The Chinese lift-boy and the Russian concierge took their lives in their hands and denied that he was on the premises. With Hunt, Dewar-Durie then went into hiding in a variety of strange places, looked after by Chinese friends for nine days. Posters everywhere offered a substantial reward for information on British and American officers, making escape imperative.
After several false starts they were smuggled in the boot of a car surrounded by furs, lying head to toe with the dicky seat on top of them. The car belonged to a Chinese general who enjoyed smuggling furs as a side line. He had bribed the Japanese colonel to ride in his car to see it past the border guards. After it had passed through two sentry posts unchecked and the colonel was dropped off, the two men were released - much to their relief. They spent their first night being pecked by the inhabitants of a hen-house.
Still in Japanese-occupied territory and often uncertain of the allegiance of their guides, for the next fortnight they lived precariously, on one occasion hiding in a sampan loaded with pigs. "The sampan relieved our feet, but was very hard on one's stern end," Dewar-Durie was to recall. It was to take 51 perilous days to reach the safety of free China. The final few days were spent anxiously with three American journalists as they waited at Lake Tai for a junk to take them to freedom.
Dewar-Durie and Hunt transmitted messages to the War Office as to their position. Unbeknown to them they had both been reported "missing believed dead". Dewar-Durie had earlier received orders to rejoin his regiment but they arrived after the only available ship had sailed. The next sailing was 9 December. While he was hiding, those who made it to the ship in the hope of freedom were taken prisoner.
Raymond Dewar-Durie was born in 1905 in Persia, where his father, Robert, was the manager of the Imperial Bank and by 1916 had become involved in British and Russian intelligence as well as receiving a Military Cross while on a temporary commission in the British Army. Raymond saw little of him as a child: he was sent back to England aged five, first to a dame school before prep school in Hampshire and then on to Blundells. A good all-round sportsman with a natural eye for a ball, he later had a trial for Harlequins and played cricket for the Free Foresters.
After Sandhurst he was commissioned in 1925 into the Argyll and Sutherland Highlanders, who were based on the Isle of Wight. He went to China in 1929 as a platoon commander of the Legation Guard and two years later was involved in anti-piracy duty on Chinese passenger ships. He was to remain in China in a number of posts until 1935. He studied Mandarin during this time and whenever possible worked on a Chinese/English military dictionary.
In 1940 he was appointed Assistant Military Liaison Officer to the Consulate General in Shanghai where he was responsible for recruiting and dispatching all volunteers in China for British forces. His revised dictionary was published in 1942. At the end of the war he was posted to Germany to deal with POWs and displaced persons.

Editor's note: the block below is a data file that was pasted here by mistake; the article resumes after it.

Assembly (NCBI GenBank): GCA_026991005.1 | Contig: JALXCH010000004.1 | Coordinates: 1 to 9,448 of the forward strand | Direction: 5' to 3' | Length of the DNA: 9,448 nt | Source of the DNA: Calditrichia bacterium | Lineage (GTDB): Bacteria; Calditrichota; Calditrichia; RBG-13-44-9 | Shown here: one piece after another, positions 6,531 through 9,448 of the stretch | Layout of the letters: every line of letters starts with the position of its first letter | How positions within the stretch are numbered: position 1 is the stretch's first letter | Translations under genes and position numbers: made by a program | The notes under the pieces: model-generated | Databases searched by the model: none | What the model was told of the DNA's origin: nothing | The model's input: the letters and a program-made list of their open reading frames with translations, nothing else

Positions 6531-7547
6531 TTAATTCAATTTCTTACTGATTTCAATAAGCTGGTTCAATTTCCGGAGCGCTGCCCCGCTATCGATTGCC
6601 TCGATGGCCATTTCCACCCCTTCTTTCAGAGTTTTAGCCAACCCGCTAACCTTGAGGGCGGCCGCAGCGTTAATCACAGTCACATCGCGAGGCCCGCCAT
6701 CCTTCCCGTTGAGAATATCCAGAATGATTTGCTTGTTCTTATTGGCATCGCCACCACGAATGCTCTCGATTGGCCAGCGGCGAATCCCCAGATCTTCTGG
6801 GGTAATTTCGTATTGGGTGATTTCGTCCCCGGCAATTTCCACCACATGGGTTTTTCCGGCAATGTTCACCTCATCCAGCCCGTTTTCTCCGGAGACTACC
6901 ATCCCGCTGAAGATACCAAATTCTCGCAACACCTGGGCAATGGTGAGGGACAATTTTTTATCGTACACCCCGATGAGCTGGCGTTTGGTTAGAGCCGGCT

Back in China in 1949 as Assistant Military Attache to the British Embassy in Nanking, accredited to the Nationalist government of Chiang Kai-shek, he played a vital part in the HMS Amethyst "incident". On 19 April, while sailing up the River Yangtse to Nanking with supplies, the ship was fired on by Communist artillery and 17 of the crew were killed including the doctor and sick berth attendant; the captain, along with many others, was seriously wounded.
Acting as the interpreter to the Assistant Naval Attache, Lt-Cdr John Kerans, who was to take command of Amethyst, and accompanied by a doctor and six Chinese soldiers with a heavy medical chest in a wheelbarrow, Dewar-Durie made a hazardous journey along the banks of the Yangtse. Close to the ship they stumbled upon 50 or more wounded. While the doctor attended them Dewar-Durie rowed Kerans across to the beleaguered ship in a sampan, but she glided away from them and they were unable to board her.
They returned to deal with the wounded and arrange transportation. Later Kerans boarded the ship on his second attempt while Dewar-Durie put the last of the wounded on to a train. While waiting to see if the ship would be scuttled (it wasn't), he spotted soldiers with red arm-bands advancing and beat a hasty retreat. Shanghai fell to the Communists in May but Amethyst made an heroic escape down the river two months later. Dewar-Durie moved with the embassy to Peking.
After retirement from the Army in 1958 he worked for Guinness in Belfast and later took a Retired Officer's job. In 1969 he left Northern Ireland and settled in Pewsey where he was an active secretary to the local Conservative Association.
Although there was never any doubt that Raymond Dewar-Durie was head of the Durie family which had settled in Fife since the 16th century, he did not change his name until 1988, when he followed up the Lord Lyon King of Arms' direction, first made to his father, to claim Chief of the Name and Arms of Durie and became Durie of Durie. He was a modest and self-effacing man who enjoyed a very happy marriage of over 60 years and delighted in his family. As a 90th birthday present he was given a helicopter flight from Pewsey, which passed over the Isle of Wight, where he had first joined his regiment in 1925.
Raymond Varley Dewar-Durie, soldier; born Isfahan, Persia 10 August 1905; recognised as Durie of Durie 1988; married 1932 Joan Dolbey (died 1933; one daughter); 1938 Frances Maule (one son, one daughter); died Pewsey, Wiltshire 29 March 1999.